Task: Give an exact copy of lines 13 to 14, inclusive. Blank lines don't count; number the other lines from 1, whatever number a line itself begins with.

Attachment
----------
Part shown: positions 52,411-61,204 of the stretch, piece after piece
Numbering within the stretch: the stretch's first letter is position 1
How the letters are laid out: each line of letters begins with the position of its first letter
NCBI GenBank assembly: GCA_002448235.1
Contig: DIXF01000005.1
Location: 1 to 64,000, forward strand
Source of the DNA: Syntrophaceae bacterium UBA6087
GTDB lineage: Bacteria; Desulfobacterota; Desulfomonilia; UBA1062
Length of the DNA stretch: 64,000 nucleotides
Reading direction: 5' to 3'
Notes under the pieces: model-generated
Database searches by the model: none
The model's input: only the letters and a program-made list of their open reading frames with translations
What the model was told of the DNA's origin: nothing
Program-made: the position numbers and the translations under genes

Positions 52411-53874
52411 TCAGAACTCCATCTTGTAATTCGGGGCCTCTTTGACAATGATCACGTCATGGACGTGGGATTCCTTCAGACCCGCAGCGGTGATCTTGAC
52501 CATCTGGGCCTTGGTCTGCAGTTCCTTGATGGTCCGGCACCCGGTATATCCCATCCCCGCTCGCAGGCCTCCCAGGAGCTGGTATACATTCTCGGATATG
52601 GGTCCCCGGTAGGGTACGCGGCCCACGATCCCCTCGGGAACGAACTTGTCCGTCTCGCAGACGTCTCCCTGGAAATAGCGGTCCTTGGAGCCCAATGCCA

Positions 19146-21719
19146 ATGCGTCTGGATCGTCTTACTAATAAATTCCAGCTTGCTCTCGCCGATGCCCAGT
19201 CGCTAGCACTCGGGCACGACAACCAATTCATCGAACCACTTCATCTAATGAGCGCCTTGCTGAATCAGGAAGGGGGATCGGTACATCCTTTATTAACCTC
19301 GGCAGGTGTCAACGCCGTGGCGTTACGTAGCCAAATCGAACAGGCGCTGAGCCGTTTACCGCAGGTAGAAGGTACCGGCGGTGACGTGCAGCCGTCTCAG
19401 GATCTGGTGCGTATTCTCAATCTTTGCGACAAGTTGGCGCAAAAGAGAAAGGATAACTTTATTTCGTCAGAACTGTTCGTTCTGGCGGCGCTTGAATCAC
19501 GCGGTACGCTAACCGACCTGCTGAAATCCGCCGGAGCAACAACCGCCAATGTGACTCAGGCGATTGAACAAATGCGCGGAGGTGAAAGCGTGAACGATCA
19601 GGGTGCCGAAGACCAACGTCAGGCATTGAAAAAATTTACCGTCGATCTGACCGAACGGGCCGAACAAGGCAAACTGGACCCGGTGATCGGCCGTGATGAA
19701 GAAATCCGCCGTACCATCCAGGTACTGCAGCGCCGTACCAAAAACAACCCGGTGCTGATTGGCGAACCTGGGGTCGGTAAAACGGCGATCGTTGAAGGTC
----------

The model's input: only the letters and a program-made list of their open reading frames with translations
What the model was told of the DNA's origin: nothing